Iraqis cast ballots hoping for change but few expect to happen - GulfToday

Iraqis cast ballots hoping for change but few expect to happen


Iraqi Kurdish women show photographers their inked fingers after casting their votes at polling stations in Arbil and Baghdad on Sunday. AFP / Reuters

Gulf Today Report

Iraqis cast ballots on Sunday for a new parliament in a vote boycotted by many of the young activists who thronged the streets two years earlier calling for an end to corruption and mismanagement.

The vote had been scheduled for next year but was brought forward in response to the popular uprising in the capital of Baghdad and southern provinces in late 2019.

A total of 3,449 candidates are vying for 329 seats in the parliamentary elections, which will be the sixth held since the fall of Saddam Hussein after the US-led invasion of Iraq in 2003 and the sectarian-based power-sharing political system it produced.

Under Iraq’s laws, the winner of Sunday’s vote gets to choose the country’s next prime minister, but it’s unlikely any of the competing coalitions can secure a clear majority.

That will require a lengthy process involving backroom negotiations to select a consensus prime minister and agree on a new coalition government. It took eight months of political wrangling to form a government after the 2018 elections.

Kurd-poll-officialsAn Iraqi Kurdish voter registers before casting his vote at a polling station in Sulaimaniyah. AFP

In another first, Sunday’s election is taking place under a new election law that divides Iraq into smaller constituencies — another demand of the activists who took part in the 2019 protests — and allows for more independent candidates.

More than 250,000 security personnel across the country were tasked with protecting the vote. Soldiers, police and anti-terrorism forces fanned out and deployed outside polling stations, some of which were ringed by barbed wire. Voters were patted down and searched.

Iraq’s President Barham Salih and Prime Minister Mustafa Al Kadhimi urged Iraqis to vote in large numbers.

Iraqifamily-voteA couple shows their ink-stained fingers after casting their vote at a polling station in Dohuk. AFP

"Get out and vote, and change your reality for the sake of Iraq and your future,” said Kadhimi, repeating the phrase ‘get out’ three times after casting his ballot at a school in Baghdad’s heavily fortified Green Zone, home to foreign embassies and government offices.

"I voted because there needs to be change. I don’t want these same faces and same parties to return,” said Amir Fadel, a 22-year-old car dealer, after casting his ballot in Baghdad’s Karradah district.

In Baghdad's Sadr City, a polling station set up in a girls’ school saw a slow but steady trickle of voters. Election volunteer Hamid Majid, 24, said he had voted for his old school teacher, a candidate for the Sadrists.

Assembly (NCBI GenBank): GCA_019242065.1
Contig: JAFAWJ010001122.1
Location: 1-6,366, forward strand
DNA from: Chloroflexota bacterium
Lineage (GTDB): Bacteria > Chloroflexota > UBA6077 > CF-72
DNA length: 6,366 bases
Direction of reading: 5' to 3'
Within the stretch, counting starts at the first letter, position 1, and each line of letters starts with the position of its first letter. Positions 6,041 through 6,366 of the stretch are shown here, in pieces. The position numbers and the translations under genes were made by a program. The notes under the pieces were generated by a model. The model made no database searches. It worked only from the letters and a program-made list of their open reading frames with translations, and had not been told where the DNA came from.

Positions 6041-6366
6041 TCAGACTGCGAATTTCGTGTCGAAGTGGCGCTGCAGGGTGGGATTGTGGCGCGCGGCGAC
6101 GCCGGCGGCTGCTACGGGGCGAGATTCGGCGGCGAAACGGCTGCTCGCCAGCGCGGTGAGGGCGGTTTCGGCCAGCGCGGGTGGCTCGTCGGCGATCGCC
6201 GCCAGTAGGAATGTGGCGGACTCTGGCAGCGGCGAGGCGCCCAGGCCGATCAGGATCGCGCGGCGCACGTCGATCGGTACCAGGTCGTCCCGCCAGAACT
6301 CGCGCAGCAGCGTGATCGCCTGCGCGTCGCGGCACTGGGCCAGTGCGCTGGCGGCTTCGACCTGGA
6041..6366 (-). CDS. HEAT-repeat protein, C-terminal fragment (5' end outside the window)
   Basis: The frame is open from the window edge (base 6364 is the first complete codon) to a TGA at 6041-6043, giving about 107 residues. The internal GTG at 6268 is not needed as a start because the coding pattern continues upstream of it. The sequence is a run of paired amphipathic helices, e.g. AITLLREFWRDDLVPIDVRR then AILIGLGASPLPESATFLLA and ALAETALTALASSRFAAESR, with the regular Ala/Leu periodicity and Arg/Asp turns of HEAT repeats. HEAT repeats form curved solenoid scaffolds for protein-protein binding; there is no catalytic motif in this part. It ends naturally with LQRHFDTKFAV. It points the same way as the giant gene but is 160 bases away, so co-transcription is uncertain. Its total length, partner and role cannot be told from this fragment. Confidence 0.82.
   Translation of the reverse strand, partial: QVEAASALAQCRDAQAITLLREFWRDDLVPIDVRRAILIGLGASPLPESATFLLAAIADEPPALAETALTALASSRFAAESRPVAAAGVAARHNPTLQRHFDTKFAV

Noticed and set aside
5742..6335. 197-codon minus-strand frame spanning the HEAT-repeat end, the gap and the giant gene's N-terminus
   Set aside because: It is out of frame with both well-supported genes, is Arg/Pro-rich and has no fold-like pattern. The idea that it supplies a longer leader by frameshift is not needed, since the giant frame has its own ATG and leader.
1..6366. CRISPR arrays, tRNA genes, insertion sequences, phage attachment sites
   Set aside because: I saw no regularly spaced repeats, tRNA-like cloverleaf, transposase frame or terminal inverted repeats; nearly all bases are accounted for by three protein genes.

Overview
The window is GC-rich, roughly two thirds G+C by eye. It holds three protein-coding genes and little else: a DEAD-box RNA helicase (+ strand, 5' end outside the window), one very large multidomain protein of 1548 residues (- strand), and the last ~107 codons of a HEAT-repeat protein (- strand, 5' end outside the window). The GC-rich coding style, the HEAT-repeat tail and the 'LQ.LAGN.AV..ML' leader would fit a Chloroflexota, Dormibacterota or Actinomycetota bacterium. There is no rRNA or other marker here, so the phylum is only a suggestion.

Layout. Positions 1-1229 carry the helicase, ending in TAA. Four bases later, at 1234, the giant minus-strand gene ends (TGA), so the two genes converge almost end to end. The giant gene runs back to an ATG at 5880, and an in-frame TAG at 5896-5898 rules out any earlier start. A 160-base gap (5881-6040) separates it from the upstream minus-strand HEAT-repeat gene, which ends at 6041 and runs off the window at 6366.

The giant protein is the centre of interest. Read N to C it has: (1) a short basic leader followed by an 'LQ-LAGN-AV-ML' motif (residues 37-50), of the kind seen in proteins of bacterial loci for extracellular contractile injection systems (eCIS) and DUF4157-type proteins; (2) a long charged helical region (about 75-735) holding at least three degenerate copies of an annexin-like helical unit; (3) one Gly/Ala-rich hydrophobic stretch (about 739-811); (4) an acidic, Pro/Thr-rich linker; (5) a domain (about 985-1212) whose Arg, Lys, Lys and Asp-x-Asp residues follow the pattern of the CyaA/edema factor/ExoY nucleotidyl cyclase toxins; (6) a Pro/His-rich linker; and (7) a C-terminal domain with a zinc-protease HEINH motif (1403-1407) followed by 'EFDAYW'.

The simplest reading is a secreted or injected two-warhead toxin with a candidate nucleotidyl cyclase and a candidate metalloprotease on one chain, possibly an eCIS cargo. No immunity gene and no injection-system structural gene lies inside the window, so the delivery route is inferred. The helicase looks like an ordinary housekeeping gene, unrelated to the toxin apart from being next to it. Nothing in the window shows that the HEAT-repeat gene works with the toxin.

"She educated many of us in the area so all the young people are voting for her. It’s the time for the Sadrist Movement. The people are with them,” Majid said.

Kurd-electionA Kurdish voter registers before casting his ballot  at a polling station in Sulaimaniyah. AFP

The 2018 elections saw just 44% of eligible voters cast their ballots, a record low, and the results were widely contested. There are concerns of a similar or even lower turnout this time.

By midday, turnout was still relatively low and streets mostly deserted. In a tea shop in Karradah, one of the few open, candidate Reem Abdulhadi walked in to ask whether people had cast their vote.

"I will give my vote to Umm Kalthoum, the singer, she is the only one who deserves it,” the tea vendor replied, referring to the late Egyptian singer beloved by many in the Arab world. He said he will not take part in the election and didn’t believe in the political process.

KurdcoupleIraqi Kurds show their ink-stained fingers after casting their vote at a polling station in Dohuk city. AFP

After a few words, Abdulhadi gave the man, who asked to remain anonymous, a card with her name and number in case he decided to change his mind. He put it in his pocket. "Thank you, I will keep it as a souvenir,” he said.

At that moment, a low-flying, high-speed military aircraft flew overhead making a screeching noise. "Listen to this. This sound is terror. It reminds me of war, not an election,” he added.

In the Shiite city of Najaf, Iraq’s influential cleric Moqtada Al Sadr cast his ballot, swarmed by local journalists. He then drove away in a white sedan without commenting. Al Sadr, a populist who has an immense following among Iraq’s working class Shiites, came on top in the 2018 elections, winning a majority of seats.

Groups drawn from Iraq’s majority Shiite dominate the electoral landscape, with a tight race expected between al-Sadr’s list and the Fatah Alliance, led by paramilitary leader Hadi Al Ameri, which came in second in the previous election.

EU-observer-IraqViola Von Cramon (R) visits a polling station during the parliamentary election in Baghdad. Reuters 

The Fatah Alliance is comprised of parties affiliated with the Popular Mobilization Forces, an umbrella group of mostly pro-Iran Shiite militias that rose to prominence during the war against the Sunni extremist Islamic State group. It includes some of the most hard-line pro-Iran factions, such as the Asaib Ahl Al Haq militia. Al Sadr, a black-turbaned nationalist leader, is also close to Iran, but publicly rejects its political influence.

A UN Security Council resolution adopted earlier this year authorised an expanded team to monitor the elections. There will be up to 600 international observers in place, including 150 from the United Nations. More than 24 million of Iraq’s estimated 38 million people are eligible to vote.


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